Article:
December 17, 2008

December 17, 2008
Picking the Perfect Tree

Welcome to another day in my life. It is hump day and we have almost made it through the middle of another work week.

It is the time of year when people who celebrate Christmas trees are either picking one out or getting ready to put their tree up. (Although my tree always goes up during the weekend after Thanksgiving.)

Tonight we are having the Christmas party for my men's long term survivor HIV support group. There are plenty of surprises Heather and I have planned for the group so we are hoping everyone has a great time.

So the topic for topic is how to pick the perfect tree.

Whether it’s the frosty winter air, the rich fragrance of freshly cut evergreens or the excitement of finding the “right one”, picking out a live Christmas tree is a memorable event and one that most of us at Allgood look forward to every year. Your family may have already perfected the art of choosing a tree but even if that’s true, here are some helpful reminders.

Before you leave on your tree-finding mission, measure the space it will go in. There’s nothing more frustrating than coming home with a tree that’s three feet too tall or wide (or three feet too small) for the area.

Once you get there, ask the retailer if they receive one shipment of trees or several throughout the season. If the trees come at different times, try to find one recently delivered as it will be the freshest. Trees that are shedding needles, have discoloration or smell musty aren’t fresh.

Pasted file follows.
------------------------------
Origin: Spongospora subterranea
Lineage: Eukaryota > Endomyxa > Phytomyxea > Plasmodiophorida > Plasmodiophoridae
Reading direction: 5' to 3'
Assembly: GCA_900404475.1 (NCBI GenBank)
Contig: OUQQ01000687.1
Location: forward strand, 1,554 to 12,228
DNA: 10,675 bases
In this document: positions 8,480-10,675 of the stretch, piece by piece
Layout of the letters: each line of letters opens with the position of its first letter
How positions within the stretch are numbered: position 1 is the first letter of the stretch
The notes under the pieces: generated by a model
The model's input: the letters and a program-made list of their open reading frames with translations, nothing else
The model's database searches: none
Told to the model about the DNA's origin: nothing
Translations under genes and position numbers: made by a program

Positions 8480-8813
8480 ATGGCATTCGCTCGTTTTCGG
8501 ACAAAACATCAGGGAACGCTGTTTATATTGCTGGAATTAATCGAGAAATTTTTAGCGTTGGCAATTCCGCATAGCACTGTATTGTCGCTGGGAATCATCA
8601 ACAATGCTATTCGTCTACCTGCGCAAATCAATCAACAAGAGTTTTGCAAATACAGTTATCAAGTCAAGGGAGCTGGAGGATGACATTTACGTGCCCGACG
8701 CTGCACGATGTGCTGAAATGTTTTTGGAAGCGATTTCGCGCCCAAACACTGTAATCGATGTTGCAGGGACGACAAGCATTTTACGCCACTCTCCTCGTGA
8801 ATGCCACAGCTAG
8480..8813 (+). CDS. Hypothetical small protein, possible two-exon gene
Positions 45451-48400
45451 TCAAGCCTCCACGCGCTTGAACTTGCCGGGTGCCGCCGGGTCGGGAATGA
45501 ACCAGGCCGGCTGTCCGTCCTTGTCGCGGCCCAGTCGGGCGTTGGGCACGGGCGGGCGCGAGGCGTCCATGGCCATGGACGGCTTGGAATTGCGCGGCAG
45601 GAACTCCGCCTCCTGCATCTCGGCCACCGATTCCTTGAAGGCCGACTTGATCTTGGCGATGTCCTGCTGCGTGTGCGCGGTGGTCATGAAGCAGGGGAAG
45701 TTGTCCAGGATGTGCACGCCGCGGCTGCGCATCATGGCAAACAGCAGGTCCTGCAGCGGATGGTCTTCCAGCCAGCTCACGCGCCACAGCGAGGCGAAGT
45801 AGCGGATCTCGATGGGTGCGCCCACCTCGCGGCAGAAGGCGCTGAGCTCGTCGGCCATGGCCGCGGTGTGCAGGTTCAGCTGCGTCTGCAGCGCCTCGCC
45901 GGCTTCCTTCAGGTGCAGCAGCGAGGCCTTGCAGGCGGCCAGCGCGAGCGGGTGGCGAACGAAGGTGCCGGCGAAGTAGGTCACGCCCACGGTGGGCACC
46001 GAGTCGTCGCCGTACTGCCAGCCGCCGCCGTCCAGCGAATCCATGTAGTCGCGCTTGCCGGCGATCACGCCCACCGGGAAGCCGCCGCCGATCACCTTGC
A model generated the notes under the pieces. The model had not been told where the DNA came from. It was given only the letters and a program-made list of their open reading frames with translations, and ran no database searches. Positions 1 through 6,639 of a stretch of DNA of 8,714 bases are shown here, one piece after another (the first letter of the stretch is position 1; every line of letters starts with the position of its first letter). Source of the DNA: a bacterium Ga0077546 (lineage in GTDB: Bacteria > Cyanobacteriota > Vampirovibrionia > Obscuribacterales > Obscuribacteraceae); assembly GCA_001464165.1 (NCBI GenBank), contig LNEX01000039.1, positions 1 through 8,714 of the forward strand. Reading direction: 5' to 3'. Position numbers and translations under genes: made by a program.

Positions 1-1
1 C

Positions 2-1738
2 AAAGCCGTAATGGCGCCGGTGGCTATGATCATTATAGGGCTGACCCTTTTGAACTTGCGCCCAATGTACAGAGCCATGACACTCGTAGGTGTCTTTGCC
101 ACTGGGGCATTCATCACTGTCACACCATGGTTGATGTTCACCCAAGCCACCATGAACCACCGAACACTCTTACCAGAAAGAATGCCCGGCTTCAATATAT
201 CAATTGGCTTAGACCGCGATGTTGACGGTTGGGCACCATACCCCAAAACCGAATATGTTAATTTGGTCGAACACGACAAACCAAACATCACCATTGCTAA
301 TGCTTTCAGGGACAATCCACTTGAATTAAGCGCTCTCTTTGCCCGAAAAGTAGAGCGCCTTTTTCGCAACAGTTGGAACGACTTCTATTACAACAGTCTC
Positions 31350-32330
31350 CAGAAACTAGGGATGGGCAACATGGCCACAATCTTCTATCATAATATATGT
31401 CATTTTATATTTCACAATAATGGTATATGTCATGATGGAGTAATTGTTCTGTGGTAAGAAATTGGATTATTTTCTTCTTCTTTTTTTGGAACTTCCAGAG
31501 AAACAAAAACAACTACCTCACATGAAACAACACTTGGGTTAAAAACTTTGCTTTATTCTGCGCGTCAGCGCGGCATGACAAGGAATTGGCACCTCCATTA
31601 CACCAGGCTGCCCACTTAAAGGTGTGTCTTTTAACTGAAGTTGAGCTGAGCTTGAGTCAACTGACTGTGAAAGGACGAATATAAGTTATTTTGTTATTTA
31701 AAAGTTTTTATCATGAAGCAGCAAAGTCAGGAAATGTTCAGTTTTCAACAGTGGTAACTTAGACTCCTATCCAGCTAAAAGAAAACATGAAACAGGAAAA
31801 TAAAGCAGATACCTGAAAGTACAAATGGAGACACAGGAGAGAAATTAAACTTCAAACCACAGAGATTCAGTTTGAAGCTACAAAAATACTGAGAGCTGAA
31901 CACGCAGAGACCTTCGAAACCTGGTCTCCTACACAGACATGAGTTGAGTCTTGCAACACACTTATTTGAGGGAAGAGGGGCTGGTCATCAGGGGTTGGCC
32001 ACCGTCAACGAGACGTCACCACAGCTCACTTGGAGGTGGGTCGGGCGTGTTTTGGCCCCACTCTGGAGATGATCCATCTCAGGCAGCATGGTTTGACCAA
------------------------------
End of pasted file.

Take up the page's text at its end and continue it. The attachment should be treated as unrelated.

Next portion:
Usually, Georgia tree lots offer three different types: Scotch pines, Douglas firs and Fraser firs. Which one you choose really depends on which one you like the best. With proper watering all of them should last throughout the Christmas season.

To help pro-long a tree’s life, have someone cut about ˝ inch off the base before you take it home, then place it in water as soon as possible. Keep it away from direct heat – fireplaces, dryer vents, direct sunlight, etc. Check the water level every day to ensure the base is still submerged.

And lastly, after Christmas, properly dispose of your tree at a local recycling station. Many home improvement stores as well as fire stations offer tree drop-offs.

But the most important function of the tree for me is the beauty of lights and joy it brings to my home. The sight of my Christmas tree brings back many fond memories of childhood. And are not children the reason for celebrating the holidays? The way their faces light up when looking at decorations or a tree not to mention as they open up their gifts on Christmas morning.

I hope your holidays are going great and full of wonderment and surprises.

Wishing you health, hope and happiness.

big bear hug,

Daddy Dab